Women turn away from politics, but why?

stormontWomen continue to be under represented in the political world according to a report by the BBC today.

The number of women standing in this week’s ballot for the Northern Ireland assembly has plummeted since the last poll in 2003, highlighting again the need to make it easier to stand as a representative and to raise the status of female candidates.

Women into Politics, an independent group aiming to encourage the steady integration of women into this sphere, claims that this is disappointing, since in 2003 women achieved only 18 of the 108 seats available. With the number of women standing having fallen this year, this number looks set to drop significantly.

The organisation’s May de Silva believes the problem emanates from the fact that:

“Political parties have a tendency to put forward their ‘familiar faces’ for TV and media interviews, most of whom are men.”

Men have dominated government ever since it was established, and politics continues to be considered another facet of the male realm. It is ironic that Margaret Thatcher, the only ever female Prime Minister, is regarded by some as having been the best ever leader of the nation, although her female predecessors continue to be isolated and excluded from a world in which she excelled.

But, having been immortalised as the ‘Iron Lady,’ it is significant that Thatcher is interpreted as being in possession of distinctly masculine qualities, which are regarded as being responsible for her success. She is not described as displaying the stereotypical feminine qualities we conventionally associate with women, and her success is almost completely attributed to her supposed adoption of male modes of behaviour.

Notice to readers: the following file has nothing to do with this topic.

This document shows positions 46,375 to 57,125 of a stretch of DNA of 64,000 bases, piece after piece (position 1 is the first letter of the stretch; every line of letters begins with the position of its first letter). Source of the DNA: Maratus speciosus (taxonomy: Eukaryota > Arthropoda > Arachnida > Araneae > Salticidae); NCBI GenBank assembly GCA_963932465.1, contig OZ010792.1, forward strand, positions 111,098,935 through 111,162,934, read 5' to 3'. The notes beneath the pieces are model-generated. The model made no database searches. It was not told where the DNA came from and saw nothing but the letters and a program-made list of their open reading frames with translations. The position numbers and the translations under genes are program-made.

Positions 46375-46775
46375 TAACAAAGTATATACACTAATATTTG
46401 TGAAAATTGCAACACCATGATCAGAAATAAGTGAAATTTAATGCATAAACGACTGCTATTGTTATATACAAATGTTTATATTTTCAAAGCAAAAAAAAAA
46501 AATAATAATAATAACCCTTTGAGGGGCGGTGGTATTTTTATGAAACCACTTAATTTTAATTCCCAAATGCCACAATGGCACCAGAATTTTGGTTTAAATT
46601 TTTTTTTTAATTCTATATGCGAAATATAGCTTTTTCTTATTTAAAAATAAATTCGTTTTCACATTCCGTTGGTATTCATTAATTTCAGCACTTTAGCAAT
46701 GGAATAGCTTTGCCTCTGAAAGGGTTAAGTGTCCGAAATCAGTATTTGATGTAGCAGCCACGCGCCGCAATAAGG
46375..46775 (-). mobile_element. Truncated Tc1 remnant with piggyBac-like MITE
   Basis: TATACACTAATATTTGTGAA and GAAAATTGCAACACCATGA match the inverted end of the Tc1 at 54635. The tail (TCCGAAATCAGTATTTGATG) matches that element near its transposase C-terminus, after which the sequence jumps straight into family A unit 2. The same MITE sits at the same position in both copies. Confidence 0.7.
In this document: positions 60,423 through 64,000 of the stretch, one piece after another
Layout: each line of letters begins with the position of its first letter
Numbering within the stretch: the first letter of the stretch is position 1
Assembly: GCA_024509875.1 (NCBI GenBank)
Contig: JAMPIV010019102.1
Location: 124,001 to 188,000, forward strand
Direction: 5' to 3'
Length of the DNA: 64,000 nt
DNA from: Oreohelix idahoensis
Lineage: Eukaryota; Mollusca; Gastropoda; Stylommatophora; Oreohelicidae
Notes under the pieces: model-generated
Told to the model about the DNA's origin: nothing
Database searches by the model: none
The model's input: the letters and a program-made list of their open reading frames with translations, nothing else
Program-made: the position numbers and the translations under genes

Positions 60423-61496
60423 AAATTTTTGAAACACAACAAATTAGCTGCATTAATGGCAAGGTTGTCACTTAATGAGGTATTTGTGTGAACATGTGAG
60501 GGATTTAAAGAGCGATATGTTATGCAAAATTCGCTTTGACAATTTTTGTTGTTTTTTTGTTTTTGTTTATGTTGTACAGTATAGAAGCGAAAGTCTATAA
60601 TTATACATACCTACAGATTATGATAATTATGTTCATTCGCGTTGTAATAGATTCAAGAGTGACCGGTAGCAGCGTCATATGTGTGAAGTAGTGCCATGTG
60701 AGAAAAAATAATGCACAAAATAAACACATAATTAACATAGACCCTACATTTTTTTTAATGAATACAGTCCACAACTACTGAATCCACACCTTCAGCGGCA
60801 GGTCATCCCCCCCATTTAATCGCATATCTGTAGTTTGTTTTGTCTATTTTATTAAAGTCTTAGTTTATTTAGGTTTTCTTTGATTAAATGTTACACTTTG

What this demonstrates is that good leadership skills, confidence and the ability to make positive changes for the future are qualities not exclusive to the male sex, and that to think so is an outdated farce. Women in possession of such character traits are no less feminine than those who more readily conform to the societal template as to what constitutes feminine.

What this news has done, however, is to raise the question that if more women are permitted entry into the world of politics, will this precipitate a faster movement towards equality with men? Probably.

Photo by horitzons inesperats, shared under a Creative Commons license